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van der Wiel, K, Gille ST, Smith SGL, Linden PF, Cenedese C.  2017.  Characteristics of colliding sea breeze gravity current fronts: a laboratory study. Quarterly Journal of the Royal Meteorological Society. 143:1434-1441.   10.1002/qj.3015   AbstractWebsite

Sea and land breeze circulations driven by surface temperature differences between land and sea often evolve into gravity currents with sharp fronts. Along narrow peninsulas, islands and enclosed seas, sea/land breeze fronts from opposing shorelines may converge and collide and may initiate deep convection and heavy precipitation. Here we investigate the collision of two sea breeze gravity current fronts in an analogue laboratory setting. We examine these collisions by means of 'lock-exchange' experiments in a rectangular channel. The effects of differences in gravity current density and height are studied. Upon collision, a sharp front separating the two currents develops. For symmetric collisions ( the same current densities and heights) this front is vertical and stationary. For asymmetric collisions ( density differences, similar heights) the front is tilted, changes shape in time and propagates in the same direction as the heavier current before the collision. Both symmetric and asymmetric collisions lead to upward displacement of fluid from the gravity currents and mixing along the plane of contact. The amount of mixing along the collision front decreases with asymmetry. Height differences impact post-collision horizontal propagation: there is significant propagation in the same direction as the higher current before collision, independent of density differences. Collisions of two gravity current fronts force sustained ascending motions which increase the potential for deep convection. From our experiments we conclude that this potential is larger in stationary collision fronts from symmetric sea breeze collisions than in propagating collision fronts from asymmetric sea breeze collisions.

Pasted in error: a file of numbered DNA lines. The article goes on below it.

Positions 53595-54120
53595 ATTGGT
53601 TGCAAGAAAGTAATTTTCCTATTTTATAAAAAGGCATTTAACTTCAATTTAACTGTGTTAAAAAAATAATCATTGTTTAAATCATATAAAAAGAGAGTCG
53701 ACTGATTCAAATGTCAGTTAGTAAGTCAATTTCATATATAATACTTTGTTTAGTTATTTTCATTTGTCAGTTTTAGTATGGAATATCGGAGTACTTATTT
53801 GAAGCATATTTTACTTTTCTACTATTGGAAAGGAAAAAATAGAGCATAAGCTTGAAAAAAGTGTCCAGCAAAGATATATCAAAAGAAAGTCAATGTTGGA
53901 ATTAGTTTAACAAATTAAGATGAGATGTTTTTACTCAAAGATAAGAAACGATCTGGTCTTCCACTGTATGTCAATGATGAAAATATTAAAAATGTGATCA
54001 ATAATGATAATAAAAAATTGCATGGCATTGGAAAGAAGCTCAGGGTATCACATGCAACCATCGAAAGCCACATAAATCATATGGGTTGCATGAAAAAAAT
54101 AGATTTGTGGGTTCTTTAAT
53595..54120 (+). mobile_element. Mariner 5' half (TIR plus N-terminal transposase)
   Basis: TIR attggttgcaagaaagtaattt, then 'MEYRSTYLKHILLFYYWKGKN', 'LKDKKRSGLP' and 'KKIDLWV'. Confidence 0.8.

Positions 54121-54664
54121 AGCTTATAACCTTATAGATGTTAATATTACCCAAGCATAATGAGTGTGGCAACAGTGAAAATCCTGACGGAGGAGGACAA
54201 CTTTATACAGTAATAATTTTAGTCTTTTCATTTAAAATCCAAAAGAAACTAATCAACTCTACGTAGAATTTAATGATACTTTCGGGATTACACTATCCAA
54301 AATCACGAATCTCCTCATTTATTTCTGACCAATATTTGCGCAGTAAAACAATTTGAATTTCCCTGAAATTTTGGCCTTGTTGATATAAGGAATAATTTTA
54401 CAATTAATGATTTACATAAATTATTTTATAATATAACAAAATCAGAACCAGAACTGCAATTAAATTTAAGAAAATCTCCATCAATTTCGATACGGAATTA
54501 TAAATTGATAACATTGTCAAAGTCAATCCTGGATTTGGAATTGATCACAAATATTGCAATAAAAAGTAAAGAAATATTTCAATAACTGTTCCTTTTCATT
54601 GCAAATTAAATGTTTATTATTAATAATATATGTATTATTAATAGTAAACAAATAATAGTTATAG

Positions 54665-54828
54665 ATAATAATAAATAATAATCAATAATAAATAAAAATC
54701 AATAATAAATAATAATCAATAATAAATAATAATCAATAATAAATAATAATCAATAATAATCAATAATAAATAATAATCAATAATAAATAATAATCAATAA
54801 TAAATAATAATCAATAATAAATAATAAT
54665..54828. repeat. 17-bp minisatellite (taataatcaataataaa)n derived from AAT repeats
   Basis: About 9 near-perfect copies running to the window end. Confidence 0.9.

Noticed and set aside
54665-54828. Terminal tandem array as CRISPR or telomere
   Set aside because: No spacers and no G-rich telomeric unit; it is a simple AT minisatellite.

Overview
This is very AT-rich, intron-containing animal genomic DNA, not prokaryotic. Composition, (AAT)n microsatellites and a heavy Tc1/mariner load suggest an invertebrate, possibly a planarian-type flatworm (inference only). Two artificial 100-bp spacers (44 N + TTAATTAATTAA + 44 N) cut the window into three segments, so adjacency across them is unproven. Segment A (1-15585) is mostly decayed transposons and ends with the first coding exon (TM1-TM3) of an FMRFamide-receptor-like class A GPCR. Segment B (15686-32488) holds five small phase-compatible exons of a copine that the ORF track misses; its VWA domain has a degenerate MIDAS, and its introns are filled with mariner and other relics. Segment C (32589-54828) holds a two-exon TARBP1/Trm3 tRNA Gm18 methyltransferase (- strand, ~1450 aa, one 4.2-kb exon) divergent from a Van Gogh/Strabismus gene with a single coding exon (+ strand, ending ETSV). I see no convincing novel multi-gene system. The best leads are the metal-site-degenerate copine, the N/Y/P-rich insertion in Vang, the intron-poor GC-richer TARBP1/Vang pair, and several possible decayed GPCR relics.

Carranza, MM, Gille ST, Piola AR, Charo M, Romero SI.  2017.  Wind modulation of upwelling at the shelf-break front off Patagonia: Observational evidence. Journal of Geophysical Research-Oceans. 122:2401-2421.   10.1002/2016jc012059   AbstractWebsite